Pre-Columbian Colima culture known for its pottery dogs
NEW YORK – Although little is known about western Mexico’s Pre-Columbian Colima culture (circa 200 B.C. to A.D. 400), deep shaft tombs have revealed tantalizing aspects of the daily lifestyle and values of the area’s inhabitants. Many shafts, along with bodies of the dead, yield hollow, highly burnished, earthenware effigy vessels depicting hairless dogs indigenous to the region.
Many of these squat, pot-bellied pottery pups, companions through the afterlife, are surprisingly realistic. Scores of them, immortalized with perky ears, stubby legs, upturned snouts and curly tails, seem radiantly happy, ready to play. Others suggest common customs, myths and legends of the time. Dogs curled up, crouched, reclining, or on all fours, with pour-spouts emerging from their bodies, for instance, may have served in burial rites. Those with flattened ears, flared nostrils, bulging eyes, and snarly grimaces may have guarded and guided dead souls as they wandered through the underworld. Since pre-Hispanics believed that man was originally made from maize, dogs gripping corncobs between their teeth may have symbolized sustenance through the circle of life and beyond.
Scholars believe that Colima dogs, like those of similar societies, may have served multiple purposes in life, as well. Appealing ones may have been close companions, while fierce ones functioned as watchdogs. Others may have served as handy, home-grown, hot water bottle-type “healers.”
Even today, some say, remote Central American and Mexican villagers “apply” warm, soothing, smooth-skinned Chihuahuas or Mexican hairless dogs to achy arms or legs. In addition, Colima priests, warriors and royalty, perhaps to mark the close relationship between humans and animals, may have ceremonially sacrificed well-fattened dogs to the gods.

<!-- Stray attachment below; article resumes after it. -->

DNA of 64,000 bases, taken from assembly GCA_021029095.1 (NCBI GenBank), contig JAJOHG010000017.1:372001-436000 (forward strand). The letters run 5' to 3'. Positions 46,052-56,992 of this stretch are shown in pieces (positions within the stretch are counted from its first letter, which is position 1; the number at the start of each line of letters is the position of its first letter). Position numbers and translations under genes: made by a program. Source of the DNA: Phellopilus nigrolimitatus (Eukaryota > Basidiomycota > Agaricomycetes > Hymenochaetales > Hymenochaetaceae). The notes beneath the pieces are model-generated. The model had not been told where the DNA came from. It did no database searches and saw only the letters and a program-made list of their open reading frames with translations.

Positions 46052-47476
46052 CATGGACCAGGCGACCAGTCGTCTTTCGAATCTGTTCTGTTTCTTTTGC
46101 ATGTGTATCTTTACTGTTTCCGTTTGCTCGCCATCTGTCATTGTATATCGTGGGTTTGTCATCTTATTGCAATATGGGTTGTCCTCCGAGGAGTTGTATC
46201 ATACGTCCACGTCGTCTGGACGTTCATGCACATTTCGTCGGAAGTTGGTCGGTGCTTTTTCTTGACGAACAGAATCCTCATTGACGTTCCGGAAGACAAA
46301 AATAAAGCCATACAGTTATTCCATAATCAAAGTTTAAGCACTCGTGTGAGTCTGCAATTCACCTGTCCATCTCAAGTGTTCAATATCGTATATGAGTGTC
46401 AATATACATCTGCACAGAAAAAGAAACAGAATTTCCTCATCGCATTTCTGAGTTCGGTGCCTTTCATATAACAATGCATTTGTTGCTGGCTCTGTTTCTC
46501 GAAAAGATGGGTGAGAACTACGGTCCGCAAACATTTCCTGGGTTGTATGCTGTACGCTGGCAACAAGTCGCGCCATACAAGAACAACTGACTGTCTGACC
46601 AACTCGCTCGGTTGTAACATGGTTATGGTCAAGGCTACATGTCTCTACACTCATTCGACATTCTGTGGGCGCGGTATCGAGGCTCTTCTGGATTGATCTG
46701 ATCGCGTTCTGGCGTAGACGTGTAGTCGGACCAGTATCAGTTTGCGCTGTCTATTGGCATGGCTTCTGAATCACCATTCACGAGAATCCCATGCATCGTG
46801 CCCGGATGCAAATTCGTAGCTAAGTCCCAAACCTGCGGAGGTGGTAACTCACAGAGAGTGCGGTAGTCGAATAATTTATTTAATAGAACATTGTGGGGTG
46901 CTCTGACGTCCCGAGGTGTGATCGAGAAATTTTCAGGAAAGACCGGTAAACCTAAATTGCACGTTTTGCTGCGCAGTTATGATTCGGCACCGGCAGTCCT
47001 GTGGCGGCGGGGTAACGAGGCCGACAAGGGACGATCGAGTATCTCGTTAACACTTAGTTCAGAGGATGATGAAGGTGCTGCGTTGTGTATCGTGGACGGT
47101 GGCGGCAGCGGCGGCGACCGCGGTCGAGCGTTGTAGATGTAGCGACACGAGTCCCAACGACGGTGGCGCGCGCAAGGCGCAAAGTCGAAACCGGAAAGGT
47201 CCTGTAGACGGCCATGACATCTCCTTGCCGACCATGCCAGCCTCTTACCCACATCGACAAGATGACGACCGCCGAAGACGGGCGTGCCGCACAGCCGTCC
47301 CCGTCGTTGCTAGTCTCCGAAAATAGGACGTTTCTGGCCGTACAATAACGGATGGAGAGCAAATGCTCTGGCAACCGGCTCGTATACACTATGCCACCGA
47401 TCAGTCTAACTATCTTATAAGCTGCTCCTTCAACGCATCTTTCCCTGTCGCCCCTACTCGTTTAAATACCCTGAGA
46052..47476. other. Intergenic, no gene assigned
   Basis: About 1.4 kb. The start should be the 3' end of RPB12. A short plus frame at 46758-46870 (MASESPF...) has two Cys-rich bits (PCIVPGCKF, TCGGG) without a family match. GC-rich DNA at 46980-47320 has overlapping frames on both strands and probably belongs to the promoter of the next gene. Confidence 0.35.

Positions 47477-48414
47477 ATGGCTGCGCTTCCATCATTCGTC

Rare Colima dog effigies also appear to dance, bear turtle shells on their backs or feature open mouths – but lack pour-spouts. Some, perhaps for spiritual reasons, wear eerie, stylized human-face masks, evoking ones that once adorned the dead. Others embody unusual poses, feature oddly shaped necks, ears, eyes, snouts or teeth, or were crafted in exceedingly rare blackware. Pairs of Colima effigy dogs standing erect in fighting or frolicsome confrontation, however, are most collectible of all. Some may fetch six figures.
The size of a Colima dog effigy, which ranges from tiny to over 20 inches, is a factor in determining its value as well. So does its coloration. Redware ones, fashioned from locally sourced manganese-rich clay, vary from pale orange to deep mahogany. Scores are unadorned. Some feature large decorative red belly-spots, mineral-hued stripes, painted black eye masks, incised lines, or circles, triangles, or squares, perhaps with ancient religious significance. Other dog effigies feature root marks or deep brown and black manganese blooms, indications of great age.
Artists, art lovers and history buffs often find Pre-Columbian Colima dog effigies enticing. Dog lovers, however, may be charmed by the fact that even with the passage of time, the poses, expressions and features of the centuries-old canines are delightfully familiar.
Our thanks to Bob Dodge of Artemis Gallery for providing expert information used in this article. Click to visit Artemis Gallery online.